Upon entering the hall dedicated to the Jewish soldiers in the Russian army, visitors are enveloped by a chill. A particularly powerful air conditioning system lowers the temperatures significantly which in addition to the blue-gray color of the light creates a winter atmosphere. The floor of the room is lit in blue and green and completes the experience. As the guide's explanation begins, the light in the room dims, and the atmosphere becomes even more wintry and gray.




The next room is dedicated to the Jewish soldiers of the United States Army. The colors in the room - as well as the lighting - correspond with the colors of the American flag - red, white and blue. The models of warships and the plane hanging from the ceiling add depth, and the Moving Lights illuminating the walls and floor in narrow beams, simulate searchlights of a control tower or enemy aircraft lights. In this room too, the lighting is dynamic and changes at a time decided by the guide. As soon as he has finished speaking the lighting directs the visitors to the touch screens.




The partisan hall is surrounded by a dense, tall forest of trees in a dim and shadowy atmosphere. An iron bridge is stretched above the visitors’heads on which is located an enlarged model of a train, whose locomotive leans off the track. The lighting emphasizes the model, and even changes at a certain moment accompanying a dramatic event - when the sound of an explosion is heard, Flashes of light are seen to complete the illusion. The lighting on the floor is silhouettes [gobo] of leaves, which contributes to the atmosphere.




The sharp transition into a room bathed in light in the young city of Tel Aviv brings with it the feeling of summer. The setting represents a typical balcony in the first Hebrew city and the bright lighting completes the picture.




The last sitting space is a large room, the walls of which are projected with the view of the Zionistic dream of valleys and fields. The wooden seats are multi-purposed, and on the other side of each backrest are display cabinets, containing authentic items. The exhibition is lit by tiny light fixtures aimed at the exhibited items which highlight them against the dark background.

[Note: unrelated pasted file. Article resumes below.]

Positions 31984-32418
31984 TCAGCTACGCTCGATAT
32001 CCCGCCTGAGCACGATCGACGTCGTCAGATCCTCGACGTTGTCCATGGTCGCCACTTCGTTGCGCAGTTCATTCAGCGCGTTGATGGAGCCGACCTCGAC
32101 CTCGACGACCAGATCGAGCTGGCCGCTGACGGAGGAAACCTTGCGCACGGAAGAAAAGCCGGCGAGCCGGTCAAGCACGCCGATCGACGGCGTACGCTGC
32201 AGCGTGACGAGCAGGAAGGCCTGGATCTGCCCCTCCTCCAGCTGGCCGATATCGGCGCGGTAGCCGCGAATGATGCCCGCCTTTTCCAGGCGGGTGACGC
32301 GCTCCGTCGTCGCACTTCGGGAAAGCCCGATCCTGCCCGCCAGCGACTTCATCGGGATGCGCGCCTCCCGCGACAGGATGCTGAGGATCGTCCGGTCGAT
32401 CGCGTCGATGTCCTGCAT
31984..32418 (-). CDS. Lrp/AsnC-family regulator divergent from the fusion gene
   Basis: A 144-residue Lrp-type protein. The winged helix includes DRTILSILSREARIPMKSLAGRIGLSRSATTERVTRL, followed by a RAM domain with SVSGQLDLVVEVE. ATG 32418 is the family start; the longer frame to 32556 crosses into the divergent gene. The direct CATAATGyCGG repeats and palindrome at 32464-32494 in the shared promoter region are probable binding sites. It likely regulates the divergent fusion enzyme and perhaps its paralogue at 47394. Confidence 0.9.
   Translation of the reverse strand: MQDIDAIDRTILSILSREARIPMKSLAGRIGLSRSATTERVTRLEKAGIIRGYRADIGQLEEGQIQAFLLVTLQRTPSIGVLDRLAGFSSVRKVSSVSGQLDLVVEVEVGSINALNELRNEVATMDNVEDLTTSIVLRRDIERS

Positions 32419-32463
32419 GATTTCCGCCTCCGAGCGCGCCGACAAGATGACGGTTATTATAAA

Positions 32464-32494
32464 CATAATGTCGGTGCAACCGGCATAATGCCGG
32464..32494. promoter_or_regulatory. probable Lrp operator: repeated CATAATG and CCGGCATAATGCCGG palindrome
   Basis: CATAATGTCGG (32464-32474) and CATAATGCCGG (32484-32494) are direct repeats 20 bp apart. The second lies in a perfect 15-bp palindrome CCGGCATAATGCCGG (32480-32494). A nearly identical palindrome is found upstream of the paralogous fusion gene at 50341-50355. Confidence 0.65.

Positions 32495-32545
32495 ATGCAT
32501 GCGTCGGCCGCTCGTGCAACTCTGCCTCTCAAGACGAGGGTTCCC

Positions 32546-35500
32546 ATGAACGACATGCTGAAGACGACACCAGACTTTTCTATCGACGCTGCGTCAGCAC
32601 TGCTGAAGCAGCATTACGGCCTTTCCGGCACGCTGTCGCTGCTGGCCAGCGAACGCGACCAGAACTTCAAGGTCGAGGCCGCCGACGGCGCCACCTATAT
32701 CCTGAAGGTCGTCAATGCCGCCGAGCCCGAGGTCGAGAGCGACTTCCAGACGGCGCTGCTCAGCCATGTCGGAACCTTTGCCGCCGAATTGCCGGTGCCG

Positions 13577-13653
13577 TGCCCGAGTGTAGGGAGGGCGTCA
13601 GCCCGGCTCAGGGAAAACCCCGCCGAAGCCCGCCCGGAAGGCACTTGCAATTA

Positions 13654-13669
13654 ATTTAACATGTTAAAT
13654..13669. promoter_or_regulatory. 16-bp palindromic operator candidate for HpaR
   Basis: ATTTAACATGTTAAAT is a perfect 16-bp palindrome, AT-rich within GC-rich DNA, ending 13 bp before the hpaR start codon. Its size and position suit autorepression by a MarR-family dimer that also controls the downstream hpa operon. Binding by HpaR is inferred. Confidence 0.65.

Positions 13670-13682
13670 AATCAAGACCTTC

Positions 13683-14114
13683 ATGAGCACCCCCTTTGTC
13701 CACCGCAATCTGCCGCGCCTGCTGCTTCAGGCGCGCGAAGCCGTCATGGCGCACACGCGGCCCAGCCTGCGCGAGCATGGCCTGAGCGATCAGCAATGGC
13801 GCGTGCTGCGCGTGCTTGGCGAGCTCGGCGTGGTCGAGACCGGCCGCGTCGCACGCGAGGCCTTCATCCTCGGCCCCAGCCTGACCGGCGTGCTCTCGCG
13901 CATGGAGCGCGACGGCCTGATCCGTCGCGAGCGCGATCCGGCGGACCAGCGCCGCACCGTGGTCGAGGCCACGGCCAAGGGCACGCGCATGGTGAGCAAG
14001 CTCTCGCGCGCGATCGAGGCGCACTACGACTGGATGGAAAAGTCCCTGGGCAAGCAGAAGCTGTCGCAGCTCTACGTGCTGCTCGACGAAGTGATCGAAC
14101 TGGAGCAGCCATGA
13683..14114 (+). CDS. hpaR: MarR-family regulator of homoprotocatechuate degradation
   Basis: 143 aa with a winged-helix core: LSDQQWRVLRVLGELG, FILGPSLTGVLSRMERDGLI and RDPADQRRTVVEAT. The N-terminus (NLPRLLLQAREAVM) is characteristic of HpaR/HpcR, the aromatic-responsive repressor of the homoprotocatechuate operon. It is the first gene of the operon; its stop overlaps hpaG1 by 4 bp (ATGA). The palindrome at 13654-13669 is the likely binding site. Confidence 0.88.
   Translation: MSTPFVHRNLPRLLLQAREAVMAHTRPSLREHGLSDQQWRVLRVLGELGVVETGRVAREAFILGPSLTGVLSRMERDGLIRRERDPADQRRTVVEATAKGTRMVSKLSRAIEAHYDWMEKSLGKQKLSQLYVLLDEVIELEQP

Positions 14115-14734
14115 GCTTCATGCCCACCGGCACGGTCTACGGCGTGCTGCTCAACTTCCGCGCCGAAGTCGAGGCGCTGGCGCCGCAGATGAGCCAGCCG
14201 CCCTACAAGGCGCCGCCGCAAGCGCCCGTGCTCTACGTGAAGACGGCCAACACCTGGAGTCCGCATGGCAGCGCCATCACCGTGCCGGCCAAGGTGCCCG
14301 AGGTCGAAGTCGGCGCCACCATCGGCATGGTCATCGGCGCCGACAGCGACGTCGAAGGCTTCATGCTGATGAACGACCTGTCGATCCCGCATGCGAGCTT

The route ends in the same hall where it started - now visitors can roam freely in the exhibition - which includes original paintings, photographs and even a collection of dried flowers belonging to a fighter who collected them as his hobby. The lighting is aimed at the display walls, and the feeling of light gives optimism and hope.




The museum houses modular lecture rooms, and a spacious library that offers the visitor plenty of information to complete the visit. Due to the height of the ceiling and the high shelving, we placed lighting fixtures that shine up and down on the wall, completing the vertical design. We also designed long lighting strips hanging from the ceiling that produce a uniform bright light, according to the required functionality of the room.




The museum tour is intended for visitors aged seventeen [11th grade] and older. The visit must be coordinated in advance. More details can be found on the website of the Museum of the Jewish Warrior in the Second Lost War - at the link attached here


Amir Brenner

March 2024



Translation: Mindy Margalit